Ware, Peter (Highsmith). Composer, teacher, b Richmond, Va, 4 May 1951 B MUS (Virginia Commonwealth) 1974, M MUS (Yale) 1976. At Yale he studied with Krzysztof Penderecki, Roman Haubenstock-Ramati, and Toru Takemitsu. He was a lecturer in music 1976-7 at Queen's University and 1977-9 at Brock University, and was a graduate assistant 1979-83 at the University of Cincinnati while doing post-graduate work there in composition with Richard Rodney Bennett. He is recipient of the Frances E. Osborne Kellogg Prize from Yale (1976) and the St Louis New Music Circle Competition award (1986). Since 1979 he has worked exclusively as a freelance composer, editor and music publisher for his own Acoma Company/Nambe Edition in Toronto, and as a private teacher of composition, theory, and counterpoint.
Ware has received commissions from Northern Kentucky U (Libera Me Domine, 1981), the cellist Gisela Depkat (Kluane 'Dream of a Dark Winter Waltz, ' 1981), the North York Symphony Orchestra (Kusawa, 1982), the Canadian Saxophone Trio (Takhini, 1984), York University (Aishihik, for piano and orchestra, 1985), the Canadian Chamber Ensemble (Baca Location No. 1, 1986), the Lockerbie String Quartet (Kabah, 1987), the Cincinnati Composers Guild and the University of Kansas (Chama ' The Eagle and the Plumed Serpent,' 1989), and Trio London (London Trio, 1990). His works have also been performed by the Cincinnati Symphony, the Richmond (Virginia) Symphony, the Iceland Symphony, the Hamilton Philharmonic, the Buffalo New Music Ensemble, pianists Adam Fellegi and Yvar Mikhashoff, and in a number of festivals in Canada and the USA. His music is published by Acoma.
Ware's compositions have been inspired by the North American landscape and its rich Indian heritage. The titles of many of his works reflect that heritage, and have been taken from Virginia's Piscataway River (the two piano pieces Piscataway I 'On Looking Deeper into the Water' and Piscataway II 'The Hibiscus on the Water' of 1979 and 1981), a Yukon glacier lake (Kusawa, for orchestra, 1982), and an Indian ruin in New Mexico (Tsankawi, also for orchestra, 1978, rev 1982). His earliest works were influenced by the music of his teachers, particularly Penderecki, and later his economical use of wide intervallic relationships contributed to a dramatic and openly communicative language. Artua (1973) for string orchestra exploits both the percussive and lyrical aspects of the ensemble, while the Three Pieces for Voice, Clarinet and Piano (1979), a setting of a text by e.e. cummings, makes use of 'sudden bursts of dynamic energy and flourishes of sound' (Harting) contrasting with more sustained passages. Richard Brooks, writing in Musical America (February 1984), remarked that in this work 'the music perfectly matches the wit and sonic playfulness of the text.' Three Pieces was recorded in 1983 at the 4th Annual New Music Festival, Bowling Green State U on Access S-101.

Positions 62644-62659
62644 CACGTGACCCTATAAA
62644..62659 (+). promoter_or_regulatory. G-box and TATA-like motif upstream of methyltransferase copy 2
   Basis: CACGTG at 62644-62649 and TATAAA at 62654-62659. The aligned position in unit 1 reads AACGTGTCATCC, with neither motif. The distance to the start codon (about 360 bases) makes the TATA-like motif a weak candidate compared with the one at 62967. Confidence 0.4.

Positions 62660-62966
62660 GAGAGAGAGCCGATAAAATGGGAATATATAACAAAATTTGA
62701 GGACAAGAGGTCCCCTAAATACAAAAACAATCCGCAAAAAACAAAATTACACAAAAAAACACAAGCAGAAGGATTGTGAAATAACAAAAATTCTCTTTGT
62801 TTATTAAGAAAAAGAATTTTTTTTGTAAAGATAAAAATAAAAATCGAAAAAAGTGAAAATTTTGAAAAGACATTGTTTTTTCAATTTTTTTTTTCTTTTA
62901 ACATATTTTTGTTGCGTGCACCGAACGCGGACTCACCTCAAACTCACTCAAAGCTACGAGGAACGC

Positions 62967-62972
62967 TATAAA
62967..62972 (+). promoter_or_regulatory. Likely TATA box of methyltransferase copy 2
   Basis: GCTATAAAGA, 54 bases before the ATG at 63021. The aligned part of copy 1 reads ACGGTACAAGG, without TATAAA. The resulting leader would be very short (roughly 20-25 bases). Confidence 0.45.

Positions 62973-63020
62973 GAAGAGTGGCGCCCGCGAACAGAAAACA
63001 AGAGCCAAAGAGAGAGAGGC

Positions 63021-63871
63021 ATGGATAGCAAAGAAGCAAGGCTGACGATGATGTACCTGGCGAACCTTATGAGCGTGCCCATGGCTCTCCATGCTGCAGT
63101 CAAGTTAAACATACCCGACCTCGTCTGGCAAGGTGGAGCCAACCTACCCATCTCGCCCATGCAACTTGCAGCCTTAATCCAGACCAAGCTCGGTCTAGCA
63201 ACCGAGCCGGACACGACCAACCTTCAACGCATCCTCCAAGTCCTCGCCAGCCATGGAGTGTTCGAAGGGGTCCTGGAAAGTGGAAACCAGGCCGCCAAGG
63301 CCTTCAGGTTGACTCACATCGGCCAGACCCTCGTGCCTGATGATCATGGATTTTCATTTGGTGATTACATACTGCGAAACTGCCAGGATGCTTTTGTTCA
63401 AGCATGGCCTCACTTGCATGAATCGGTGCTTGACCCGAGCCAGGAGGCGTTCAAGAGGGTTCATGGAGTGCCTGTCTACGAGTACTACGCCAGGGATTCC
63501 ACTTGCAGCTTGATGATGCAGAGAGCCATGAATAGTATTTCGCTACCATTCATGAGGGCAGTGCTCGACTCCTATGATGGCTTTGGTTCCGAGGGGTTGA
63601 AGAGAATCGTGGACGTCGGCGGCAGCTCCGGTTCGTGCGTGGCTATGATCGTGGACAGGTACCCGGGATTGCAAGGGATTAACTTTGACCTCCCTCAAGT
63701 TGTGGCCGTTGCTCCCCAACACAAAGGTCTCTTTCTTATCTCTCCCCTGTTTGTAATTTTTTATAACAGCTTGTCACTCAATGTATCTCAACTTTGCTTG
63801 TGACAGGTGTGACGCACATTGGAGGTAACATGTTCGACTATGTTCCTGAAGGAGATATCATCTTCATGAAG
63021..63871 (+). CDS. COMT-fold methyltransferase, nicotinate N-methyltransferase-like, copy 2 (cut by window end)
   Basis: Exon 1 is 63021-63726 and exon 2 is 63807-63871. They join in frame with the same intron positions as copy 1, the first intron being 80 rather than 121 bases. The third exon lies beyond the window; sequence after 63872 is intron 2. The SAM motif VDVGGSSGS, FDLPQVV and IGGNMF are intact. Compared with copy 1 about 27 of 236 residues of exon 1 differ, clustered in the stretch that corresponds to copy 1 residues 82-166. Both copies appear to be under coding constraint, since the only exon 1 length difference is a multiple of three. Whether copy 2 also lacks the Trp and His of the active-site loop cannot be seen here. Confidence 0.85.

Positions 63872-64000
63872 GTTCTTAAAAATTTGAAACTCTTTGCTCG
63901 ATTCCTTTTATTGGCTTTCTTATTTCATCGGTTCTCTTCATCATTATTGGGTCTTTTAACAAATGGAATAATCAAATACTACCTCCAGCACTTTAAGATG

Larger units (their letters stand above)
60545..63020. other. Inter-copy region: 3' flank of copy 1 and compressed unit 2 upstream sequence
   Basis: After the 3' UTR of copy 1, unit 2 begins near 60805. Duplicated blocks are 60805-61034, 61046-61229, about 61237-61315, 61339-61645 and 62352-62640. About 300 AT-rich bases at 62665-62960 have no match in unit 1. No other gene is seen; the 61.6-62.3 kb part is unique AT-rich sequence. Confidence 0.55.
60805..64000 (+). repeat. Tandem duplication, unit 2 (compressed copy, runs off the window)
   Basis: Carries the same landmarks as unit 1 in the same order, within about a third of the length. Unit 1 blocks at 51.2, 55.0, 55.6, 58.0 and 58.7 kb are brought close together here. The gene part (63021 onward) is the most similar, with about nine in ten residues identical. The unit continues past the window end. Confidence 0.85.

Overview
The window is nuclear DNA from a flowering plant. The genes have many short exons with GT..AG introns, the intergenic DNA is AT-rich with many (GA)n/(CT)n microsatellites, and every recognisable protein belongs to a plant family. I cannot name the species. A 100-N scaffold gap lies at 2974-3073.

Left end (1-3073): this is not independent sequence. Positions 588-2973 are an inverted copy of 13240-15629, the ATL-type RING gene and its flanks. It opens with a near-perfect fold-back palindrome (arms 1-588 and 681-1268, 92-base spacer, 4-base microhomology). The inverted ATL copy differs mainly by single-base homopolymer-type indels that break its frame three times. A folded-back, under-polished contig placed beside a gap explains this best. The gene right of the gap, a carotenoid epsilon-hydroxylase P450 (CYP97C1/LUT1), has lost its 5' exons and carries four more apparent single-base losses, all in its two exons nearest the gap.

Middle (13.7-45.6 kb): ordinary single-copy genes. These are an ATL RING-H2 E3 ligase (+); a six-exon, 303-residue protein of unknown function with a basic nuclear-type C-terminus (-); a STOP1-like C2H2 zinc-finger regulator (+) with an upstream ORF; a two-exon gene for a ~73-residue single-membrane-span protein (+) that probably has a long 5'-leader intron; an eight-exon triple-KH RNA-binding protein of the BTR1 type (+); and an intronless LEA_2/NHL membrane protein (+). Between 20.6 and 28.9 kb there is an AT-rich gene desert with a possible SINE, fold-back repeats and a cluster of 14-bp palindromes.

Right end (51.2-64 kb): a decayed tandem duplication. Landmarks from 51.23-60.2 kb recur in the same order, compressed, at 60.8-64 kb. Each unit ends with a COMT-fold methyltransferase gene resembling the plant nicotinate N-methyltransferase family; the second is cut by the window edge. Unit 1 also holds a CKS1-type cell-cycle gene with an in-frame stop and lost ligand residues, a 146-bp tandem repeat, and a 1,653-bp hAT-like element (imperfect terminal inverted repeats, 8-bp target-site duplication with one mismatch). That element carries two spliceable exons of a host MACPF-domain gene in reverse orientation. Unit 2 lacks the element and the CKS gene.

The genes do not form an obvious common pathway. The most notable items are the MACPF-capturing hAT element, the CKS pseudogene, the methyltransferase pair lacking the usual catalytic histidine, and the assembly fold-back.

In 1985 Ware married the guitarist Lynn Harting - b Kettering, Ohio, 14 Dec 1959; B MUS (Cincinnati College-Cons) 1983, M MUS (Kent State) 1985. Harting-Ware studied guitar with Clare Callahan and Christoph Harlan and attended master classes by Oscar Ghiglia, Sergio Abreu and others. In Canada she has given recitals, composed and arranged pieces for the guitar, and edited music for the Acoma Company/Nambe Edition guitar series. She was founding editor 1985-7 of Guitar Canada magazine. In 1988 she recorded five works, including her own Fantasy and Ricercare and Peter Ware's Nakina, on Acoma GXT-5731 (cass), and her Dance, Fantasy and Ricercare and Ware's Nakina are included on her CD The Many Moods of the Guitar (1990, Acoma GXT-5732).